“Evaluating and learning from the pandemic response” looks at the COVID-19 response from a defence and security perspective. It describes a new framework for improving collaboration between the public and private sector to address future threats.
6 July 2020 --- The COVID-19 pandemic is testing the strengths and exposing the weaknesses of governments, defence, security forces and the private sector in their crisis preparedness and response. In order for future responses to be more robust and resilient, governments will need to understand how these actors collaborate and map leadership priorities.
PwC’s new report, “Evaluating and learning from the pandemic response,” identifies the connections and chains of command that government institutions and private entities need to implement to work effectively against the complex threats of the 21st century. It offers a structured approach to mapping these links between institutions to determine any weaknesses. Contributors to the report include Malcolm Brown, former Deputy Minister of Public Safety in Canada; Sir Craig Mackey, former Deputy Commission of the Metropolitan Police Service in London; and Peter Van Uhm, retired general and former Chief of Defence of the Netherlands.
Using PwC’s Security Ecosystem Assessment Map (SEAM) framework, developed by experts in the defence and security fields, leaders can examine the ways in which their organisations must adapt to changing situations and connect with other entities to improve future responses to crises.
George Alders, of PwC’s Global Government Security Sector, says:
“The world of police work and the crimes they must tackle is changing and evolving as technology drives new types of crimes and societal behaviours. Amid this transformation, during the COVID-19 pandemic, police are being asked to do even more - enforcing social distancing, restrictions on movement between countries, even the wearing of face masks. In order to meet the challenges of a pandemic and whatever the next new threats may require, police and security services will need to develop more collaborative ways of working to keep citizens safe.”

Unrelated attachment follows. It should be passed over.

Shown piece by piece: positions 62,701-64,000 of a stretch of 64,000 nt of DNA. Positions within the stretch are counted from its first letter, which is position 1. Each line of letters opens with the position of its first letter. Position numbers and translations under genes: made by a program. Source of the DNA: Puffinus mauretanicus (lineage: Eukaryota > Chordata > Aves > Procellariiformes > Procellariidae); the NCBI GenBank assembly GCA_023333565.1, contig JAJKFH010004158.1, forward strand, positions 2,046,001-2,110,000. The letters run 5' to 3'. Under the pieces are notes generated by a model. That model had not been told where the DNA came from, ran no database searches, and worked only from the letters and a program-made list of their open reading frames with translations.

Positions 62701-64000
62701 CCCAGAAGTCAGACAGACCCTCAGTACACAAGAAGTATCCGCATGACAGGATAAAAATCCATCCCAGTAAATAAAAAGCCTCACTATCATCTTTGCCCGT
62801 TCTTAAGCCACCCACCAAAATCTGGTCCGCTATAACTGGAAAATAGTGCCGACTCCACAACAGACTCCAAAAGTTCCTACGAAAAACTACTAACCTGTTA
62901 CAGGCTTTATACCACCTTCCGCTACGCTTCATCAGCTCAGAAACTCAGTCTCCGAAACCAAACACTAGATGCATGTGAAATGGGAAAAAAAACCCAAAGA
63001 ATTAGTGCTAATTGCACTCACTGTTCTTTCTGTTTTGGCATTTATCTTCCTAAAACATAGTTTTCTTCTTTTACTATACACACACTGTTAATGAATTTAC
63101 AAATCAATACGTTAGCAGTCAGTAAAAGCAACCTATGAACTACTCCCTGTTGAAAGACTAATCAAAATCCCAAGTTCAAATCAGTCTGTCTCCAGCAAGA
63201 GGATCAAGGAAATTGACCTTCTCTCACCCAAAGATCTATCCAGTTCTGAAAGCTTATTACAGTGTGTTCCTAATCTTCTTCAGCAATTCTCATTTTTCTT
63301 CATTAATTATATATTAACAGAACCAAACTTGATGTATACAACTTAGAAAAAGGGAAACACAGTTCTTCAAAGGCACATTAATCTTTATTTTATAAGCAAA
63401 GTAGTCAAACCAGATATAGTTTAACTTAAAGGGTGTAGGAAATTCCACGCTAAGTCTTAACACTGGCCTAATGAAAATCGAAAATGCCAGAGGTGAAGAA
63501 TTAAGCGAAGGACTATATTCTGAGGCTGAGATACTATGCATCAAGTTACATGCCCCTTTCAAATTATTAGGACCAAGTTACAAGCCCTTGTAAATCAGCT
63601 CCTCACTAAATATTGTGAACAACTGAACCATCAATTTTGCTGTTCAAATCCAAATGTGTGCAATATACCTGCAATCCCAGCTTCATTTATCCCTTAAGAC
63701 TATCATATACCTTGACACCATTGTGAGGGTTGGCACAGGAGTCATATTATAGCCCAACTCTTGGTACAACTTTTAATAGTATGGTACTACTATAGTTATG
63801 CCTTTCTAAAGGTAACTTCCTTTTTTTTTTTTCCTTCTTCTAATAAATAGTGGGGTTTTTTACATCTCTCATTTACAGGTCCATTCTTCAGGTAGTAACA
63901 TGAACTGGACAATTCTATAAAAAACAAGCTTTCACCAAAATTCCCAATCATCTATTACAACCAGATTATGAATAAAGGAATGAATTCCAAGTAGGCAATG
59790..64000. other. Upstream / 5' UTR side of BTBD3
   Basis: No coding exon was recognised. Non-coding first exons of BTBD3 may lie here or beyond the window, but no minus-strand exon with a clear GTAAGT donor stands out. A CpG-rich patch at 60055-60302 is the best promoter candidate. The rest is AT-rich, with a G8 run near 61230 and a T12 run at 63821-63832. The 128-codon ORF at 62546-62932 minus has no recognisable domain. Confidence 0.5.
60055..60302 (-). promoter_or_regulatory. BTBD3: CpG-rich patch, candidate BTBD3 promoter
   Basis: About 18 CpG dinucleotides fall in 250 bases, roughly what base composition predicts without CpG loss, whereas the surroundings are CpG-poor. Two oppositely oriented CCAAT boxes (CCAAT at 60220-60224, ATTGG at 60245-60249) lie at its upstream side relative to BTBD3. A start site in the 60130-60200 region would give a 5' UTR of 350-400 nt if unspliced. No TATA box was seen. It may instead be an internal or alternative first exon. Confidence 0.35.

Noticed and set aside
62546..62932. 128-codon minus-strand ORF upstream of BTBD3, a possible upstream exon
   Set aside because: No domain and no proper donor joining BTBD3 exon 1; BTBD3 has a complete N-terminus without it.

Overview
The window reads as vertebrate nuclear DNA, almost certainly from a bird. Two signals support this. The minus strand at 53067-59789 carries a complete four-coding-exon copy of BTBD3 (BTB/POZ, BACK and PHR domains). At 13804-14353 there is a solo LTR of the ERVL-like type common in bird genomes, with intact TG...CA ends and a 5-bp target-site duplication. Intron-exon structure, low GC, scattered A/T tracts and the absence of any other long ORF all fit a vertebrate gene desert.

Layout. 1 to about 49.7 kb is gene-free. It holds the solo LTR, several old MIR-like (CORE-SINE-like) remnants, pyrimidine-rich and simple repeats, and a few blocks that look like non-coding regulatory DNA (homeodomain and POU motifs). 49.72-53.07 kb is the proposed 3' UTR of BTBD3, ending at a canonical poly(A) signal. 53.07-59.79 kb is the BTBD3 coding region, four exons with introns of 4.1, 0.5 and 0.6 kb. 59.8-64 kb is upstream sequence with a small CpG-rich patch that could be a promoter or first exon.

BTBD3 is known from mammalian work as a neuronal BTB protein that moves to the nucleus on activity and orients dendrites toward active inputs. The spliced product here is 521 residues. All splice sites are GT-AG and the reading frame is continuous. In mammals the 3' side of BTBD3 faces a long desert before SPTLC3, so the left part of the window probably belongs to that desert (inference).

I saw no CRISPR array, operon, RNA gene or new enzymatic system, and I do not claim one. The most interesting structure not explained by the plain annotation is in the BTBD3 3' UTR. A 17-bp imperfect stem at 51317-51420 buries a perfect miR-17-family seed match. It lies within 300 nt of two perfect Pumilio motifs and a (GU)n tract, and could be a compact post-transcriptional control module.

Terry Weber, of PwC’s Global Government Defence Sector, says:
“The response to the COVID-19 pandemic was uncharted territory in many respects and was the ultimate test of trusted institutions to be agile and flexible in the face of immense pressure. Applying a structured approach to evaluating where these institutions succeeded and where they fell short will help all players in the ecosystem continue to respond appropriately to the ongoing crisis and prepare for the next threat, whatever it may be.”
Malcolm Brown, Senior Strategic Advisor, PwC Canada, says:
“This pandemic is far from over. Governments will be challenged to meet the needs of citizens as economies re-open, employees return to work, international travel resumes, and health and social care systems reassess their capacities in the face of fluctuating COVID-19 infection rates.The mapping process we’ve developed for identifying what is working well and what is not can help leaders make the right decisions and investments to keep their citizens safe now and be better prepared for the next phase of the pandemic or the next crisis that awaits us.”
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